After all, German engineering, metallurgy, and weaponry were all legendary. Back in episode 42, we learned about the Paris Gun, a massive artillery weapon from World War I that fired upon the French capital, from the next country over. Hitler publicly preyed upon this reputation by frequently making vague allusions to “superweapons” that the Wehrmacht would soon possess. And, indeed, Germany became the first belligerent to deploy jet-powered aircraft, and later fired the world’s first cruise missiles, and ballistic missiles, (primarily against civilian targets).60

But there was an even more proximal precedent to atomic bombs. In 1938, German scientists were the first anywhere to witness nuclear fission — and then they stopped sharing any further discoveries.61 The Allies had no idea how much progress German scientists might have made in the following years, but the available evidence was worrisome. Germany had been openly stockpiling uranium for years, and operated a heavy water plant in occupied Norway.62 63

Additionally, America acquired Axis communications connected to the conflict, connoting a conceivable capacity for upcoming Teutonic atomic apocalypse.64

All these factors, along with one very persuasive letter from Albert Einstein (and ghost written by Leo Szilard), were reasons why the United States sought to develop an atomic bomb as quickly as possible. But with the stakes being cataclysmic, that wasn’t enough. The Allies also needed to learn everything they could about the German nuclear program — and end it.65

Such an effort fell partly under the purview of the Manhattan Project, since almost anyone who knew anything about nuclear fission was part of the Manhattan Project. That means it became the responsibility of our old friend, Director of the Manhattan Project, Brigadier General Leslie Groves.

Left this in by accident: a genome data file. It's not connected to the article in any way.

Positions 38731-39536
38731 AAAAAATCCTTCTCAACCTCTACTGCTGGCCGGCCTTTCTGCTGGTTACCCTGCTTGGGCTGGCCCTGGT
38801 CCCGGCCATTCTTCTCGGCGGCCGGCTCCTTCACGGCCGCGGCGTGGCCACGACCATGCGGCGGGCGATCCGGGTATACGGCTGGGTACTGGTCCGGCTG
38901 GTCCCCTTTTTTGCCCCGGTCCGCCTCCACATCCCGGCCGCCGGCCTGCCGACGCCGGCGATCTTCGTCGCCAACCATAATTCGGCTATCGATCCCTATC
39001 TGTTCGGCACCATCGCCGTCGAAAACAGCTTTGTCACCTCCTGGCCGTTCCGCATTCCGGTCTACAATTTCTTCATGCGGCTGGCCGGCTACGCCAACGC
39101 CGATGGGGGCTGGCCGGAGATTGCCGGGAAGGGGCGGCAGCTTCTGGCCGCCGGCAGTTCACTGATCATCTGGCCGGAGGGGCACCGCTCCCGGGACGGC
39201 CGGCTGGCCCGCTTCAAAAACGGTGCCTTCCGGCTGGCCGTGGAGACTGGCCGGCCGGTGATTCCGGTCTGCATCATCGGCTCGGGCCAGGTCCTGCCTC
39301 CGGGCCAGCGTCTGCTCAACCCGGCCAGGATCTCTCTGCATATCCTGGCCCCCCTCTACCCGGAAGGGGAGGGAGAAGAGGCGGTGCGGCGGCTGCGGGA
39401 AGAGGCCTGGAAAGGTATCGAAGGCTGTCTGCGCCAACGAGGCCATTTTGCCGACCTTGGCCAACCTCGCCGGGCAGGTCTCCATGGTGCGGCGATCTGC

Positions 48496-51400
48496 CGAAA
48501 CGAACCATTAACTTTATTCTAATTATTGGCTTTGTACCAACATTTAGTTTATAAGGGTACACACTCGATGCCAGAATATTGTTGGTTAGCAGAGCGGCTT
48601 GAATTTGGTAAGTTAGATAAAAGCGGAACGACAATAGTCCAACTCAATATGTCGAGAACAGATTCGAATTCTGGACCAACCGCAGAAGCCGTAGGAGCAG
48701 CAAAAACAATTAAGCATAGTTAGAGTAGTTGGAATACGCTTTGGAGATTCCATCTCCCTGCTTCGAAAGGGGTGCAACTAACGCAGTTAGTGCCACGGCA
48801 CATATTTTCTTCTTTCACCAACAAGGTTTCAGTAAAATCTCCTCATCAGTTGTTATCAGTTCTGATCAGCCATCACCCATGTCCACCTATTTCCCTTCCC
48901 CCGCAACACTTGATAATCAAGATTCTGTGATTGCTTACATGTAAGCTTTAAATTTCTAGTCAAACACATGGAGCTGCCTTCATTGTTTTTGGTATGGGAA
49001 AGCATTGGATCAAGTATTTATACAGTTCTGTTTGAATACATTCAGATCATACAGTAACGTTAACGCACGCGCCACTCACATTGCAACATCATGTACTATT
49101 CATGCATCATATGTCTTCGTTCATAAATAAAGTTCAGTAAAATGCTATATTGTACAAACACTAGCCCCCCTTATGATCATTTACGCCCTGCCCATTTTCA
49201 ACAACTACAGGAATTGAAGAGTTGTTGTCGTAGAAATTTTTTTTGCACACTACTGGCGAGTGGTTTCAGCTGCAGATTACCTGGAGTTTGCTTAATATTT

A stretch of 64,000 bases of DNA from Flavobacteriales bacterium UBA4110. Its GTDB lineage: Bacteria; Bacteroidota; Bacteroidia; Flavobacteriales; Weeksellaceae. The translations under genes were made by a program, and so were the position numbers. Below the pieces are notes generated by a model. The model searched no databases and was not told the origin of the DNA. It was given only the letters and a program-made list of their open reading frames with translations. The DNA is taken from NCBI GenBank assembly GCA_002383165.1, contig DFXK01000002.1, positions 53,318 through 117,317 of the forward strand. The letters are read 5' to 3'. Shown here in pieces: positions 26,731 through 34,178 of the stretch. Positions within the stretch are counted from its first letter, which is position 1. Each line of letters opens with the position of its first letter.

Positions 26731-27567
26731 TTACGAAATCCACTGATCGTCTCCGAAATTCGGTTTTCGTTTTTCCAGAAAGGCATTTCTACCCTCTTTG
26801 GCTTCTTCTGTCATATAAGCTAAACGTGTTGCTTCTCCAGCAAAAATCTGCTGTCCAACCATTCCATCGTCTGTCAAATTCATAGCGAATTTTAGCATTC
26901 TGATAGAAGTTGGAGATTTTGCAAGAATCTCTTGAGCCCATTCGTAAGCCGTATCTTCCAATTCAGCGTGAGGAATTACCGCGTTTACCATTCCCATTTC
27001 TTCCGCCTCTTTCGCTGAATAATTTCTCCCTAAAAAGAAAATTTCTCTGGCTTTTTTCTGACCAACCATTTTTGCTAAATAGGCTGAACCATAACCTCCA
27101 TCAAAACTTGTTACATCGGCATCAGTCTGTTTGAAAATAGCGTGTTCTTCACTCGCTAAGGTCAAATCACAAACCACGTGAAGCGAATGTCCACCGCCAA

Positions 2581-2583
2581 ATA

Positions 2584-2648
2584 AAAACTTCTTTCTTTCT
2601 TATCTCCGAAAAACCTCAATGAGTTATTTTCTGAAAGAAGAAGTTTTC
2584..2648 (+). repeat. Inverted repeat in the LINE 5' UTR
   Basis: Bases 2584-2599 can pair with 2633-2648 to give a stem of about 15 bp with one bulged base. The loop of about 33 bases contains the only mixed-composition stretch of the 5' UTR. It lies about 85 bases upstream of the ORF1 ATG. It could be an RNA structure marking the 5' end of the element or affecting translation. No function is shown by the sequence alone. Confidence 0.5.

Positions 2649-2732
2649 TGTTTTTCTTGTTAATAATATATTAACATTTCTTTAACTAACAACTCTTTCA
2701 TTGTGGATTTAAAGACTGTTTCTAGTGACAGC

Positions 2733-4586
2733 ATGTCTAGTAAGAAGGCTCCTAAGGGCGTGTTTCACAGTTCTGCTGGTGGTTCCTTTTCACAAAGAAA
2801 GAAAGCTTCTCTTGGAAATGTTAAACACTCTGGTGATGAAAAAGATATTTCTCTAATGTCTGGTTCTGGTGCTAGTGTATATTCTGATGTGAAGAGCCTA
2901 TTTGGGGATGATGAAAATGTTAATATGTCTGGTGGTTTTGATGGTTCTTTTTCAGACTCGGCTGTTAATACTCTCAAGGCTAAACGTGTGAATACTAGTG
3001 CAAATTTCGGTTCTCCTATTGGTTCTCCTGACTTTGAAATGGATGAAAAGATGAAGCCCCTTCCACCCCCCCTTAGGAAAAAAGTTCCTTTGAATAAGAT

By the way, Groves will also be in that Oppenheimer movie, played by none other than Matt Damon.66

This remains an ad-free program. It’s just that science-history only gets cinematic attention once every few years, and this time, the entire ensemble is nearly as impressive as the people they’re portraying.

But forget Matt Damon and Cillian Murphy and whoever else. Groves assembled a cast of truly colorful characters — physicists and warriors:

Colonel Boris Pash would command the mission. He had been born in San Francisco, but fought against the Bolsheviks in the Russian Revolution alongside his father, Russian Orthodox priest Tea-dor-ye Pashkovsky. (You would think this would provide common ground, but George Kistiakowsky actually held an extremely low opinion of Pash.67) He’s not alone, either. Pash was a no-nonsense kind of guy with an attitude some found abrasive — perhaps a trait he gained while teaching phys ed and science at Hollywood High School.68 69

Moe Berg was a famous Major League Baseball player — one of the league’s very few Jewish players.70 71 He had already been an MLB catcher for fifteen seasons when the war broke out. After his rookie season, he chose to take classes at the Sorbonne in Paris rather than work on his one-eight-six batting average, but this was not terribly unusual for a man who fluently spoke half a dozen languages, could recite all of Edgar Allan’s poetry, and graduated from Columbia Law School.